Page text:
Indiana law. The Parole Board informed him that they do not “make mistakes” and that he would
have to remain in custody for the remainder of his parole. He seeks, among other things, $100,000
in damages from each defendant and declaratory and injunctive relief.
“[W]hen a state prisoner seeks damages in a [42 U.S.C.] § 1983 suit, the district court must
consider whether a judgment in favor of the plaintiff would necessarily imply the invalidity of his
conviction or sentence. . . .” Heck v. Humphrey, 512 U.S. 477, 487 (1994). If it would, a plaintiff
has no cause of action under § 1983 “unless and until the conviction or sentence is reversed,
expunged, invalidated, or impugned by the grant of a writ of habeas corpus.” Id. at 489.
The principle from Heck applies to re-incarceration or continued incarceration pursuant to
the order of parole authorities. See Easterling v. Siarnicki, 435 Fed. Appx. 524, 526 (7th Cir.
2011) (“Heck applies to both a prisoner’s original sentence and to reimprisonment upon revocation
of parole.”); Littles v. Bd. of Pardons and Paroles Div., 68 F.3d 122, 123 (5th Cir. 1995) (applying
Heck to parole revocation). A favorable decision on the plaintiff’s claim here—that is, a finding
that the Parole Board held him in custody in violation of Indiana law—would necessarily call into
question the revocation of his parole. See White v. Gittens, 121 F.3d 803, 807 (1st Cir. 1997)
(concluding that a § 1983 claim based on revocation of parole was barred by Heck; “[a] favorable
decision in the § 1983 proceeding would necessarily call into question the validity of the state’s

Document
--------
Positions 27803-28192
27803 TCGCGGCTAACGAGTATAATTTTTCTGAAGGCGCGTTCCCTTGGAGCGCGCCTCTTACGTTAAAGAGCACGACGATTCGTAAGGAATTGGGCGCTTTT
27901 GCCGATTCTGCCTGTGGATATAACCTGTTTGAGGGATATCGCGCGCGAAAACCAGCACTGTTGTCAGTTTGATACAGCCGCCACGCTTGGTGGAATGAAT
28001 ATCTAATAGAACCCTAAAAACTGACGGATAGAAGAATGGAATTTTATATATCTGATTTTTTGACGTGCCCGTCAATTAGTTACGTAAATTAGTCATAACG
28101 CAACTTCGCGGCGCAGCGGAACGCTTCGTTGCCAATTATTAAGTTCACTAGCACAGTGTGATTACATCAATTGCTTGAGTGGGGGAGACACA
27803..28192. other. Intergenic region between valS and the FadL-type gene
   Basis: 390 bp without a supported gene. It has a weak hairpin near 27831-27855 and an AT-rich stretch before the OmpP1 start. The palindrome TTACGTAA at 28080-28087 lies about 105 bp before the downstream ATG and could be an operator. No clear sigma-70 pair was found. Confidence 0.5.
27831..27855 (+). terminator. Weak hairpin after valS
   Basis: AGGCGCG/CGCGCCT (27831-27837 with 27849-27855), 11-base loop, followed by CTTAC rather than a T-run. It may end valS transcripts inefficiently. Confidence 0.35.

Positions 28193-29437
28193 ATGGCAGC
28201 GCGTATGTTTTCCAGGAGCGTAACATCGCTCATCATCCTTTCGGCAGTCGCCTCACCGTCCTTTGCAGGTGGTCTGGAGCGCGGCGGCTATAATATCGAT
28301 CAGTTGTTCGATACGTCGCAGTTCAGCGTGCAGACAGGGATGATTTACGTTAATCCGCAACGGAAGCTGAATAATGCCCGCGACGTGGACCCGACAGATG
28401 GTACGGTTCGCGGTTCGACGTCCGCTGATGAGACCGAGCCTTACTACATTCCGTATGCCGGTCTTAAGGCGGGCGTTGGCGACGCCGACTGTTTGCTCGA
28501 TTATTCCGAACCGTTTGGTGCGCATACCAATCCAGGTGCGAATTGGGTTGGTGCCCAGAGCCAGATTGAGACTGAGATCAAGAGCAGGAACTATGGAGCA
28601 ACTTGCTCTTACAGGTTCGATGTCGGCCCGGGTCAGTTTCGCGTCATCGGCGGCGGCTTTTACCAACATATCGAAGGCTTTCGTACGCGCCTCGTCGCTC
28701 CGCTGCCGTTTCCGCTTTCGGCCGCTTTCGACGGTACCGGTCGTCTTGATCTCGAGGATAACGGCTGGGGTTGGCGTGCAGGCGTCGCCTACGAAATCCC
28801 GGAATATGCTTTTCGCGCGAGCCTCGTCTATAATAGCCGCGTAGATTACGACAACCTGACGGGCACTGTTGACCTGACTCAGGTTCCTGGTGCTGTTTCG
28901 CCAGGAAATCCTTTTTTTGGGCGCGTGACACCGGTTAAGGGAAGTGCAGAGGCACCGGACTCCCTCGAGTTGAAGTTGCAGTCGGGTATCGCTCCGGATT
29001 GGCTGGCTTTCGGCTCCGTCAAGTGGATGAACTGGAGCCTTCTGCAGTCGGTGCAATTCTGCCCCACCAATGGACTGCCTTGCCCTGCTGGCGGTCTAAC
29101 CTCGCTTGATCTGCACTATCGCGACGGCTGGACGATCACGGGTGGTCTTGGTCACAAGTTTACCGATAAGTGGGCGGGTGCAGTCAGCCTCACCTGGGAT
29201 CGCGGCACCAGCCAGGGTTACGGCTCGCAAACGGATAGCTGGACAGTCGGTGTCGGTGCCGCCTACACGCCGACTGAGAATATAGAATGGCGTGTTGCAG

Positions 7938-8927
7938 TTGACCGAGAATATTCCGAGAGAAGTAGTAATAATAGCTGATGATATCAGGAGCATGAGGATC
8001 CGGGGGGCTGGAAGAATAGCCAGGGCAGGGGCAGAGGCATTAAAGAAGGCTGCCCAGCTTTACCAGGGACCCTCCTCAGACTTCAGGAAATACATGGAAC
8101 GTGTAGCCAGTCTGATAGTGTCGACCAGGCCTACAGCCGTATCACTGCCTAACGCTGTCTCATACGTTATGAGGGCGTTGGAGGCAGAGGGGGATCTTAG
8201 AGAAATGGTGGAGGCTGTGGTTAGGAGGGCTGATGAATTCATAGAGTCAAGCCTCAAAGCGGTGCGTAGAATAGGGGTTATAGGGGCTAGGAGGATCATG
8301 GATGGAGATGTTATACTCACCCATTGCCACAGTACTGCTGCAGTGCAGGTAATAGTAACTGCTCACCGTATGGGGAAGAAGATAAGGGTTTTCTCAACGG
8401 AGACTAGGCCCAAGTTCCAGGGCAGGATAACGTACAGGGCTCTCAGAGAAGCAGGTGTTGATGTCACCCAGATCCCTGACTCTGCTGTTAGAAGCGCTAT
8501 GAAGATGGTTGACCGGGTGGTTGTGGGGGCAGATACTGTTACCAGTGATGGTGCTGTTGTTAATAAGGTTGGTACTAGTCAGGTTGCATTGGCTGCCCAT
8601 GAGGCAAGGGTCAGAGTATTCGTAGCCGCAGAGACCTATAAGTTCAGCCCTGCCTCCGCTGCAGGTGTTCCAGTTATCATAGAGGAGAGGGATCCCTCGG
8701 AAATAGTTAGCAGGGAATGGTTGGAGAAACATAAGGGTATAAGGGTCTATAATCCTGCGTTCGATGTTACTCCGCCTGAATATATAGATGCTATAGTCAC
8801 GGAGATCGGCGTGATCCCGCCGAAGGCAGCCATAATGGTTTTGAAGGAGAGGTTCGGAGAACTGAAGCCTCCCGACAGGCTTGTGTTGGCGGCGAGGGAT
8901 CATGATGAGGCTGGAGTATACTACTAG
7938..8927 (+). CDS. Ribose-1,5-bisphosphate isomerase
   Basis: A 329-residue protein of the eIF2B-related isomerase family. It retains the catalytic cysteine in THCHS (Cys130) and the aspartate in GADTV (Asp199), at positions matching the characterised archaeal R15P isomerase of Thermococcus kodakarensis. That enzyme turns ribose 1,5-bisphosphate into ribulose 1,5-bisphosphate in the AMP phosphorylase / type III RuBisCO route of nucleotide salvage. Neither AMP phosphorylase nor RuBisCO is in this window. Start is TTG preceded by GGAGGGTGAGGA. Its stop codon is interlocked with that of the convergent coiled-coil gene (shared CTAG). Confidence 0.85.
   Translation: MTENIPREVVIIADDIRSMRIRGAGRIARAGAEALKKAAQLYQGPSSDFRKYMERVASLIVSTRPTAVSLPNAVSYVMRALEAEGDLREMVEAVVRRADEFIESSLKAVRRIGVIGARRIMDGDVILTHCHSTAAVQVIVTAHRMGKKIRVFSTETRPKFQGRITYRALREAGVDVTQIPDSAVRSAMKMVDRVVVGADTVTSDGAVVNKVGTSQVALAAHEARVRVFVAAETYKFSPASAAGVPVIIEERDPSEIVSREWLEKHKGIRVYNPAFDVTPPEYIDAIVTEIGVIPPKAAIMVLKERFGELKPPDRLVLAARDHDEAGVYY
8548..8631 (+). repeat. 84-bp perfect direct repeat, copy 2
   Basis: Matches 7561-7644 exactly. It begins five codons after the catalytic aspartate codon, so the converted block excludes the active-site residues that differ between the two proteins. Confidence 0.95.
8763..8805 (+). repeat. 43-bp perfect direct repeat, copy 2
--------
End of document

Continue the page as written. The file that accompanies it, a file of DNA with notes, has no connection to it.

decree revoking [plaintiff’s] parole and ordering him back to prison. Heck therefore applies, and
the 1983 action is not cognizable in a federal court”). Accordingly, Heck bars the plaintiff’s
claims, and they are not actionable until and unless he successfully challenges the revocation of
his parole. The dismissal of his claims shall be without prejudice.
For the reasons stated, the plaintiff’s complaint must be dismissed. The plaintiff shall have
through March 9, 2016, in which to show cause why Judgment consistent with this Entry should
not issue. See Luevano v. Wal-Mart Stores, Inc., 722 F.3d 1014, 1022 (7th Cir. 2013) (“Without at
least an opportunity to amend or to respond to an order to show cause, an IFP applicant’s case
could be tossed out of court without giving the applicant any timely notice or opportunity to be
heard to clarify, contest, or simply request leave to amend.”).
IT IS SO ORDERED.
Date: February 4, 2016
Hon. Jane Magnus-Stinson, Judge
United States District Court
Southern District of Indiana
PENDLETON - CIF
CORRECTIONAL INDUSTRIAL FACILITY
5124 West Reformatory Road
PENDLETON, IN 46064
Disclaimer: Justia Dockets & Filings provides public litigation records from the federal appellate and district courts. These filings and docket sheets should not be considered findings of fact or liability, nor do they necessarily reflect the view of Justia.
Why Is My Information Online?